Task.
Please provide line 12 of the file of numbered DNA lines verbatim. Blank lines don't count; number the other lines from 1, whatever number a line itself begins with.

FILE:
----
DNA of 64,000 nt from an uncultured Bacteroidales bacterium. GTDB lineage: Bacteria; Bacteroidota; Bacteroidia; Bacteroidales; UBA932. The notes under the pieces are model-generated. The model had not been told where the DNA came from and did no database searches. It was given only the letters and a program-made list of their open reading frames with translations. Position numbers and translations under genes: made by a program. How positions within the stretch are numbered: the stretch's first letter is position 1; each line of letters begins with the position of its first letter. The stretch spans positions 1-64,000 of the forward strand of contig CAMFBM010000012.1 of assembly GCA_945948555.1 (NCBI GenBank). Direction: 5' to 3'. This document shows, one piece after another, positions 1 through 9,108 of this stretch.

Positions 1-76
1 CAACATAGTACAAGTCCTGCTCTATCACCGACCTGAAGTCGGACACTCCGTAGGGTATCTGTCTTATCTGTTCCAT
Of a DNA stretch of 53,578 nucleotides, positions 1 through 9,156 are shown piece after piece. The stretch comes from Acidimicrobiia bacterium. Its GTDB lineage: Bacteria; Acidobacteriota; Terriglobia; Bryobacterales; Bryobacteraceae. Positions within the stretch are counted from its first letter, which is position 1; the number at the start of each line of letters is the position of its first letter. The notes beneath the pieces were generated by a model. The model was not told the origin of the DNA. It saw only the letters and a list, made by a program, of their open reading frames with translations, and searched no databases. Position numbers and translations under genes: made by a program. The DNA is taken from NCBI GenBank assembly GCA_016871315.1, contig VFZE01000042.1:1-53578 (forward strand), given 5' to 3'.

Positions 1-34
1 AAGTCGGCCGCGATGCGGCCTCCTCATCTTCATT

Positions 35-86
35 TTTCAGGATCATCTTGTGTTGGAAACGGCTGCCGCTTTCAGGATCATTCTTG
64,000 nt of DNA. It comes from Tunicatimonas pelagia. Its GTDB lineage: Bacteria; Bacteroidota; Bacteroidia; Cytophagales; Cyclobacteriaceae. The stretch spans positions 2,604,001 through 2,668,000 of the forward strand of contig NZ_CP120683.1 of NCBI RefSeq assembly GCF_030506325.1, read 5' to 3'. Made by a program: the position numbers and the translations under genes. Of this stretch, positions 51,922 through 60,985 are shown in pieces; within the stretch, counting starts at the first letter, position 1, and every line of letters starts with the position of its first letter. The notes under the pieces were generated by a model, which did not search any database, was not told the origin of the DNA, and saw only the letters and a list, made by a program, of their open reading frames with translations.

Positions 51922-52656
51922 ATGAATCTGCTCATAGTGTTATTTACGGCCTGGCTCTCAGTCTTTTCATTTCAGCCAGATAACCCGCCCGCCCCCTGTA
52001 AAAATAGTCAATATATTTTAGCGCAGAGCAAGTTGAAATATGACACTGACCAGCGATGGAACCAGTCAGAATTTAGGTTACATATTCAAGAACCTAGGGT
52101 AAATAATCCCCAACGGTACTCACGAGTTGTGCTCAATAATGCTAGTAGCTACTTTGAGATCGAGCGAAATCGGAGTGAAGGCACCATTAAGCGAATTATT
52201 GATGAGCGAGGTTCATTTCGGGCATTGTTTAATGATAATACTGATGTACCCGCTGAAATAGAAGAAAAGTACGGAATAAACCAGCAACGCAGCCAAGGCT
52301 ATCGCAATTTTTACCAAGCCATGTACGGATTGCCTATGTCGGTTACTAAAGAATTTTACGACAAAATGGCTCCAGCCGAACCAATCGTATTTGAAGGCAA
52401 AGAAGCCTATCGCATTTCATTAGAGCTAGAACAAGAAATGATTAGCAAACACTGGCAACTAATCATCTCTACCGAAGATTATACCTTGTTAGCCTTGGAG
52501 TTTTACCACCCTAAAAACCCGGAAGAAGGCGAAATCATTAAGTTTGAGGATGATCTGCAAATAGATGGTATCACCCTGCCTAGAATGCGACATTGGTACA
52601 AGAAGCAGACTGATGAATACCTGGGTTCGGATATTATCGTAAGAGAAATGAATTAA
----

52001 AAAATAGTCAATATATTTTAGCGCAGAGCAAGTTGAAATATGACACTGACCAGCGATGGAACCAGTCAGAATTTAGGTTACATATTCAAGAACCTAGGGT